It reminded me of the lengthy conversations Granny and I used to have about theology.  One time, back in 2003, I was struggling with my walk with Jesus.  I was going through seminary and didn’t have the love for the Lord that I once did.  I faced bouts of depression at the time, and–knowing Granny’s spiritual gift of discernment–shared my struggles with her during a trip to Florida, where she lived at the time.

She told me about this Catholic priest and author that really made a profound impact on her: Henri Nouwen.  She was reading The Way of the Heart, and she thought it might help me with my spiritual malaise.  We took a trip to the bookstore and she graciously bought me a copy.

I read it–a small book, no more than 110 pages or so–about one man’s journey through the arid expanse of the soul, an exploration of the spiritual journey through wilderness and silence that led to sacred solitude and a life of prayer, meaning, and trust in the Lord.

The Way of the Heart changed my life; it inspired me a few years later to focus on spiritual formation for my doctoral dissertation in my work with caregivers.  I taught on that book at least three times in the church I had served for over a dozen years.  It changed other peoples’ lives too.

The books were one thing, Granny’s notes were another.  She had a habit of sticking Post-It notes in her books and journals with names of people from her family for whom she prayed.  That, and the pages of prayer journals she kept, mapped out a legacy that Granny built with conviction, purpose, and a sense of divine vocation.

She didn’t pray because it was expected of her; she prayed because that was her life’s calling.  If every day counted, to be lived out with utter abandon and sacrifice to the Lord, then every prayer counted as well.

My wife spent a few hours one day leafing through those old prayer journals.  In one, she noted that Granny wrote of her prayer life: “Who will pray for my family when I’m gone?”  It inspired tears in us, as well as a time of reflection of our own need to pray for our families.

The lesson Granny still teaches is important:  It is significant to leave behind the fingerprints of intercessory prayer for others to read.  It is a comfort to see that choppy, aged hand-written script in books left behind by a lady who sought the Lord in both scripture and the many books she considered sacred.  It is profoundly moving to know that even when we were too busy to see her often because we were getting on in our careers, having babies, and trying to pay bills, she had spent all those days rocking in that old glider in the corner of her bedroom, praying for us in her own silent way.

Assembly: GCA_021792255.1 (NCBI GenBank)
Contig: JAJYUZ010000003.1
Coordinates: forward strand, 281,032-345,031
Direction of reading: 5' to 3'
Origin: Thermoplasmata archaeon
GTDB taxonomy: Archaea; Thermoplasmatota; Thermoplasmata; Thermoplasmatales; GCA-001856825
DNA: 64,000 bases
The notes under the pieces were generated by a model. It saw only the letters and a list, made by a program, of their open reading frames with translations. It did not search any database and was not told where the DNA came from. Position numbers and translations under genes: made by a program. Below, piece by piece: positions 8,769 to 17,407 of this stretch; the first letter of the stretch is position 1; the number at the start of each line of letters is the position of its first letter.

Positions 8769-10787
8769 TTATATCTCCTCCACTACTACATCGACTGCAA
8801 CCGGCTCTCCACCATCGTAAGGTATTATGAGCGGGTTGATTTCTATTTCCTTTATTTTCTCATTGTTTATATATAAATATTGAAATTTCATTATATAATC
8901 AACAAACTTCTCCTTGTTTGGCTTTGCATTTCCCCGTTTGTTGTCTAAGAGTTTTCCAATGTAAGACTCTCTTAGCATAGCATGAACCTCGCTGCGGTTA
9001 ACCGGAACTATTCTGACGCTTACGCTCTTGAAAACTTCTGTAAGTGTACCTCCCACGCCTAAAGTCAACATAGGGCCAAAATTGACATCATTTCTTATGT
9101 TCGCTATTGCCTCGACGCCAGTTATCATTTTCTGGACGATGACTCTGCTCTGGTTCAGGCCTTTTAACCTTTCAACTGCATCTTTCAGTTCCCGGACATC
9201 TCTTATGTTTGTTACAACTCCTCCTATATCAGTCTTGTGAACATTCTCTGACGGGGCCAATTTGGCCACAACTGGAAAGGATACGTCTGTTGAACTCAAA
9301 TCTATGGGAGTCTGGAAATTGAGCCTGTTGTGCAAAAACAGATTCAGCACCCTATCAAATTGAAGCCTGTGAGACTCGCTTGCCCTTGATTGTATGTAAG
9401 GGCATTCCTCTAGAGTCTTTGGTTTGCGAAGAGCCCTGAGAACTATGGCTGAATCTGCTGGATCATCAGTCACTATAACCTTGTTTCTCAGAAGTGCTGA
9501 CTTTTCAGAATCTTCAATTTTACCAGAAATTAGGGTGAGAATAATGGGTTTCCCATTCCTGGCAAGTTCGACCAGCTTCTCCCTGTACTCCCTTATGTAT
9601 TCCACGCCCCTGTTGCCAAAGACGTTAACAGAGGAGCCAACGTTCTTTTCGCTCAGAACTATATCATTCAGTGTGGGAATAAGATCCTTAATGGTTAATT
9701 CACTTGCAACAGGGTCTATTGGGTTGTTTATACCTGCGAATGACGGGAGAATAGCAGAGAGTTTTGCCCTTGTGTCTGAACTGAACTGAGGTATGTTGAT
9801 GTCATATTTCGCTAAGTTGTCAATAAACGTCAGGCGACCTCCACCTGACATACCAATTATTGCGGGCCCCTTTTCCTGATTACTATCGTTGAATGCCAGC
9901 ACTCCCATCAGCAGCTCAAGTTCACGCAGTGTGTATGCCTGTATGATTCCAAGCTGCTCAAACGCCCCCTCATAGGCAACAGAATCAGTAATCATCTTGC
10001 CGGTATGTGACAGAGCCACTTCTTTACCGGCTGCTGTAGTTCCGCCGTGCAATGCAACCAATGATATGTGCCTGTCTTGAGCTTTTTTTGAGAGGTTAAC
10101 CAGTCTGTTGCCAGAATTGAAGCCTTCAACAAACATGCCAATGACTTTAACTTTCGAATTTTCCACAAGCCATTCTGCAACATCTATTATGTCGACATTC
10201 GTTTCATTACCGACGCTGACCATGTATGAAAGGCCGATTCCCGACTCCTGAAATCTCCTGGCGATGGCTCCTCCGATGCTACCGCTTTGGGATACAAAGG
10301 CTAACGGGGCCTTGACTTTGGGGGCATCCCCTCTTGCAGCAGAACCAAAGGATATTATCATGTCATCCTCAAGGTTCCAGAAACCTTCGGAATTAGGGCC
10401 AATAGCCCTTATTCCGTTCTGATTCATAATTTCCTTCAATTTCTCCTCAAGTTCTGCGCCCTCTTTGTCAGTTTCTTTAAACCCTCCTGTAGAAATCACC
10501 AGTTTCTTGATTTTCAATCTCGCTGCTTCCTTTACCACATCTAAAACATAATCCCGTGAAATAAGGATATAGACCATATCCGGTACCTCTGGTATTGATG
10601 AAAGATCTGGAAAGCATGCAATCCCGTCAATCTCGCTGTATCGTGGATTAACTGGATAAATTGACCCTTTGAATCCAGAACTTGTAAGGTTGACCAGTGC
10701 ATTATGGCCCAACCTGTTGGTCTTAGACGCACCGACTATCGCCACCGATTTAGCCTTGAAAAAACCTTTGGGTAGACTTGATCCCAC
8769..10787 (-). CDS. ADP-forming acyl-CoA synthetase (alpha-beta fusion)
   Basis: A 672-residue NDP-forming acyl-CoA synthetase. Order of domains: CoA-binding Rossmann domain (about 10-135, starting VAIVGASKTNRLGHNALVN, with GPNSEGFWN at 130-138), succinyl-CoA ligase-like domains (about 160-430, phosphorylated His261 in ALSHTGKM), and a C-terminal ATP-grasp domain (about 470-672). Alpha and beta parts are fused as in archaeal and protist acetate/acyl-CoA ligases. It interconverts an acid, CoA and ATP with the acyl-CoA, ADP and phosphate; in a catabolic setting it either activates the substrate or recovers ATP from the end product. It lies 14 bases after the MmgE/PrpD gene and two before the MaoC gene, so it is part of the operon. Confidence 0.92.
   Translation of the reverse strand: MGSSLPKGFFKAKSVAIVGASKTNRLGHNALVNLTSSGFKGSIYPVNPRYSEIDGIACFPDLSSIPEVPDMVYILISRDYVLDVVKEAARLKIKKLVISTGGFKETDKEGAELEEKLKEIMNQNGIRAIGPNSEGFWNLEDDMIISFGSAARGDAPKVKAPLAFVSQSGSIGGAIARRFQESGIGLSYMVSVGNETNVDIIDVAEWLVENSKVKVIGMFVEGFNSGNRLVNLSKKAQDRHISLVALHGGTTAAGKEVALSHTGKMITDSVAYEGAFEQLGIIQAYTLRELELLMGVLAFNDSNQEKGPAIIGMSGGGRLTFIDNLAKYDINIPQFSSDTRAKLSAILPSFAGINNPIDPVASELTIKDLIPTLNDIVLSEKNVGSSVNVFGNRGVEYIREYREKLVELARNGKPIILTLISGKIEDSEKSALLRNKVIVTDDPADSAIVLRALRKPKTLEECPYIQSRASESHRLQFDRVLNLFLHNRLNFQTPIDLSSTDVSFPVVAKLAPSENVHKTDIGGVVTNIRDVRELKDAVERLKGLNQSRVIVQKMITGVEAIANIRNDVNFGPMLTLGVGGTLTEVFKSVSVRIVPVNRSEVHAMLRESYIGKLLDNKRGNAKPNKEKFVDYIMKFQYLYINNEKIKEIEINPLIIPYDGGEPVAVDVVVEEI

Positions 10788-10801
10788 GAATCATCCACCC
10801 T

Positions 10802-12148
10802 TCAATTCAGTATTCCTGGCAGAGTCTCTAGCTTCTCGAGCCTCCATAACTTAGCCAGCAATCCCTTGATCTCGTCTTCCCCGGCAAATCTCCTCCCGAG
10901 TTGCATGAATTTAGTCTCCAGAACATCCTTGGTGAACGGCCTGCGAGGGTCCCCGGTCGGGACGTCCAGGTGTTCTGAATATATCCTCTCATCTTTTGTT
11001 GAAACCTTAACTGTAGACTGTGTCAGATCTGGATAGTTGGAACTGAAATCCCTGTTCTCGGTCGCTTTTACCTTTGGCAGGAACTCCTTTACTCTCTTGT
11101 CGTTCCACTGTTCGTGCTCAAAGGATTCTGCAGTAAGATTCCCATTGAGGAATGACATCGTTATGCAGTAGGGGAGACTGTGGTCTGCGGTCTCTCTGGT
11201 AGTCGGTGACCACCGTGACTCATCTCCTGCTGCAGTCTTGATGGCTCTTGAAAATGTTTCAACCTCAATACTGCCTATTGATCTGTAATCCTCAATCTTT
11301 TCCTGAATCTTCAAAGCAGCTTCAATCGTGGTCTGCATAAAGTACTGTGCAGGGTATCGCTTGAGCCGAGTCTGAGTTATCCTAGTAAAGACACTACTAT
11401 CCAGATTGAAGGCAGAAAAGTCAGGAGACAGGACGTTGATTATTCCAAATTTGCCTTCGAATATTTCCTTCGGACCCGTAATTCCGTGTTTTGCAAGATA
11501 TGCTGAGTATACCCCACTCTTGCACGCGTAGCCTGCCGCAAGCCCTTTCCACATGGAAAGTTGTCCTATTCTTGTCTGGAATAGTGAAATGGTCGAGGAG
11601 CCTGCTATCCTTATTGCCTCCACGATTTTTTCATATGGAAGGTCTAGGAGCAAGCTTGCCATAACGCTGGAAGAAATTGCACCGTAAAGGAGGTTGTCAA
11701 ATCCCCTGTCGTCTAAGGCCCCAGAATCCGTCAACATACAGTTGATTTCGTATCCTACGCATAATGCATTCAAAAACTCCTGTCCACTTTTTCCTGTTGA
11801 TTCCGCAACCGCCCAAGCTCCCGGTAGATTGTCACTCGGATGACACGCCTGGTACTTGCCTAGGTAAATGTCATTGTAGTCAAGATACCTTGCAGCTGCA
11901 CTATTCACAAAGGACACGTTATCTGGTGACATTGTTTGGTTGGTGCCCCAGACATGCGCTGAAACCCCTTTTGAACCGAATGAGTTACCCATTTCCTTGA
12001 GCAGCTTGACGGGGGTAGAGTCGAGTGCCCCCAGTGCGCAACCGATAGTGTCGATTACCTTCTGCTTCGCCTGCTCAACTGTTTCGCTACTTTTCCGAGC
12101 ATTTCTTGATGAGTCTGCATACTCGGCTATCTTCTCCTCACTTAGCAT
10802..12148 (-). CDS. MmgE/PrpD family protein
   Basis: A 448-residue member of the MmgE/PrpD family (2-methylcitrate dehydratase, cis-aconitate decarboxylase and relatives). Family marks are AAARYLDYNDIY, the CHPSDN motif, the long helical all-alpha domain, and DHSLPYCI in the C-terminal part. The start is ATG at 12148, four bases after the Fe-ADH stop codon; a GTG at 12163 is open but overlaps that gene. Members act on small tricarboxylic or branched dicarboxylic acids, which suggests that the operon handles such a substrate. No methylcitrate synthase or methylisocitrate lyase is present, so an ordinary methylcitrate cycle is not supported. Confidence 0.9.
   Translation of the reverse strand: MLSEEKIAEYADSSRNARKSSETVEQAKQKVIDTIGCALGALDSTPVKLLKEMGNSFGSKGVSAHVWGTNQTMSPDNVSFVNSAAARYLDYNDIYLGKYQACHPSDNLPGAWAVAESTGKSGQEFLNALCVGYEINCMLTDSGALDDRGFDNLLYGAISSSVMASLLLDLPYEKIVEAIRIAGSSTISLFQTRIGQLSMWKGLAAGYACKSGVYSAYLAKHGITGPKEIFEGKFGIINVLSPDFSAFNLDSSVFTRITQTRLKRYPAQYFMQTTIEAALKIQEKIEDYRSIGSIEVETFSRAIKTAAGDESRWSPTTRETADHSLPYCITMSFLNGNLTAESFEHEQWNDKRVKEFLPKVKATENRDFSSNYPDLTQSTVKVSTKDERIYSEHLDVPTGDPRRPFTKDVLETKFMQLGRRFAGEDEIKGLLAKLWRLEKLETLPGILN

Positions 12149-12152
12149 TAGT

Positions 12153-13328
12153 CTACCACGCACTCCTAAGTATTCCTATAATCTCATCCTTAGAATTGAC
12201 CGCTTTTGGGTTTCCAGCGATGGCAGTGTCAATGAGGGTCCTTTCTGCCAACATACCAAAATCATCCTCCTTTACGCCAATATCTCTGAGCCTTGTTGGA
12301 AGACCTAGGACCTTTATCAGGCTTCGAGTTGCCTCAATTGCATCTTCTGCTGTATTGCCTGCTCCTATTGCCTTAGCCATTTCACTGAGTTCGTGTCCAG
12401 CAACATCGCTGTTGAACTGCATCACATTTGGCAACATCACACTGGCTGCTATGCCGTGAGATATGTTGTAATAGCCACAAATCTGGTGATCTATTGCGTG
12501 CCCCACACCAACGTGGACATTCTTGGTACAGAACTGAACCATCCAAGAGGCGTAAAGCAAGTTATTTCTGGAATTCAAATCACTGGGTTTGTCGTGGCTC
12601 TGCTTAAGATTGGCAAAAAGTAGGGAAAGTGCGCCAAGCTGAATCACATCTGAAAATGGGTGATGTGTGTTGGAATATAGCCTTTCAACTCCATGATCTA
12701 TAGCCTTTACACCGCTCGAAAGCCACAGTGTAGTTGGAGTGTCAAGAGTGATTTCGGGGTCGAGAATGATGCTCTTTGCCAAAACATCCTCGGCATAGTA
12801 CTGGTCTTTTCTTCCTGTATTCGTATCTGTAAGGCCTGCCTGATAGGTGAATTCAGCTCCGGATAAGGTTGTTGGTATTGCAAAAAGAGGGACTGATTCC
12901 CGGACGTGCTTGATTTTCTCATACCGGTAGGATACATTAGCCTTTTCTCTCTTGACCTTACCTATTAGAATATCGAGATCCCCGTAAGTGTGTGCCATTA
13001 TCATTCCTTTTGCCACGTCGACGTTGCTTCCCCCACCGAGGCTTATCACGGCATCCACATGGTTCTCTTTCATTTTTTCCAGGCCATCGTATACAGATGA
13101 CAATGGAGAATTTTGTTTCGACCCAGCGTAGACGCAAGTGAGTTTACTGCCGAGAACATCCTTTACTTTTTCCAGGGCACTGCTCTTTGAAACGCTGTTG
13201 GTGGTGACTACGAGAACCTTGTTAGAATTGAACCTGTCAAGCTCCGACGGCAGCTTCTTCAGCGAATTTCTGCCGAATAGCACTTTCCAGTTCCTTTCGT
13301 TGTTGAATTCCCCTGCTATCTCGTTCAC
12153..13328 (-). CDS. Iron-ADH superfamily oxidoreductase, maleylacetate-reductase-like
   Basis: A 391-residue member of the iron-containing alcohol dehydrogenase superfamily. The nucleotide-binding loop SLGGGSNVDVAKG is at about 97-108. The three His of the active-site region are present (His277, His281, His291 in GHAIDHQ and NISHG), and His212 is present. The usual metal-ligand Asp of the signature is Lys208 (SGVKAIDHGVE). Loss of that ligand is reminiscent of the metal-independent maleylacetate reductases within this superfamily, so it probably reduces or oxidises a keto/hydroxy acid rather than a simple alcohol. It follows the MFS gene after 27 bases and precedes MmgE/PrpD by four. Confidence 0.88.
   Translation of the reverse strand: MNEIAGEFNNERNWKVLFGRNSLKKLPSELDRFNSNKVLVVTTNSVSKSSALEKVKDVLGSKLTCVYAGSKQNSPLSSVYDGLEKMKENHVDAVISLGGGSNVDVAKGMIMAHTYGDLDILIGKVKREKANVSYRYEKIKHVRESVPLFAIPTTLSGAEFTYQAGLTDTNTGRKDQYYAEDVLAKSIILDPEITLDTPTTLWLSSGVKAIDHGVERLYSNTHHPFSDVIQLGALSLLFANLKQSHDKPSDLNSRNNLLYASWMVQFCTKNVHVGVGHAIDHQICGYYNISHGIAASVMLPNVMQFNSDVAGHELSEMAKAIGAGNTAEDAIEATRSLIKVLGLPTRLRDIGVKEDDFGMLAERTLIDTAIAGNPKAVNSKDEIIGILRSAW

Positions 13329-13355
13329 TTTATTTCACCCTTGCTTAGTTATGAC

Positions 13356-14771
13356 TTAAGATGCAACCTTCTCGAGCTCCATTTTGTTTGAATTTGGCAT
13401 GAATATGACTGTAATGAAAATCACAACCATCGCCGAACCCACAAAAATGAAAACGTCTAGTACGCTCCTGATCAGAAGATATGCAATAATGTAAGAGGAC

Its a legacy that inspires, that still draws us towards that longing to be with the Lord as intensely as she had known Him.  One that still begs the question: Who will pray now that Granny is gone, and how will God’s Word shape us to become the type of angels–the type of angel she became for us in her 85-year sojourn on this earth?

And if you do end up sticking a stash of cash in a book, make sure someone in your family knows the books to which you refer.  It will save your children and grandchildren a heap of time.

A book can save someone’s life

I admire the Gideons and their faith, for theirs is the belief that just by picking up a Bible and reading it a life can be saved. For many Christians, the Bible is a powerful source of inspiration. It is God’s Word.

For folks throughout Christian history, however, the Bible is not the only book that has the power to save. Many have discovered God’s presence in the pages of a well-worn monograph. Consider that some classics, such as “Streams in the Desert” and “My Utmost for His Highest,” have defied the test of time as inspirational literature throughout the world.

I had several such experience with books in my life, but one in particular that I reminisce about every winter.

Every year about this time, I get more melancholy than usual. It must be the cold or shorter days.  It might be all of the burdens that build up from the past year.

In one such winter–2004 to be precise– I faced more than melancholy. It was full-blown depression.

That particular year was a pivotal one for me. I graduated from a master’s program but couldn’t find full-time work. I took a graduate exam (twice) for a PhD, but utterly bombed the math section. I was at a crossroads, and I did not know the direction God wanted me to go in. I had my first child–a wonderful event for sure–but experienced paternal postpartum depression as a result (yes, there is such a thing).

There is nothing like depression: the feelings of meaningless and lostness, the random bouts of tears, and lack of appetite. I felt the absence of God for months. I spoke with several folks in my family and community, but it was hard to describe my illness.

One person with whom I spoke was my grandmother-in-law, Granny. Granny is an incredible person of faith. She is one of those prayer warriors who wear out chairs by the sheer number of hours she spends praying.

When I mentioned that I did not feel very close to God, she told me about an author–Henri Nouwen–of whom she became very fond. She purchased one of his books for me–“The Way of the Heart.”

The first time I read it, it seemed that God had dropped the book in my lap at the perfect time–His time.  Since then, I have read it so many times, it is now a beat-up, stained, bent, and stretched relic.

“The Way of the Heart” is about God’s way of conforming us into a more prayerful people.  God’s way is often through the wilderness of solitude–a metaphor for those vacuous, deserted places in our spiritual lives we often avoid.

In it, Nouwen highlights certain saints–the Desert Fathers and Mothers–who mastered prayer in a wilderness place of spiritual growth. For them, the wilderness “was a furnace of transformation” and was the “place of the great struggle and the great encounter.” Solitude stripped them of all comforts, and they were forced to look into their own hearts (struggle) and to rely solely on God for sustenance (encounter).

It was the wilderness that exposed the lingering darkness in their own lives, and forced them to surrender to the light of God’s grace-filled love.

In solitude, we come into contact with God’s silence–not a silence of absence but one of magnificent presence. It’s the type of relationship in which words become unnecessary.

Every time I read that book, I have to stop, reflect, and pray.  I connect with the text, and I am reminded that books hold a kind of power in which God’s Word, found in the unlikeliest places, can steer us into His wonderful, consoling presence.

Trinity Baptist Church and I wish you a Merry Christmas.  If you are experiencing grief this season, know that you are in our prayers.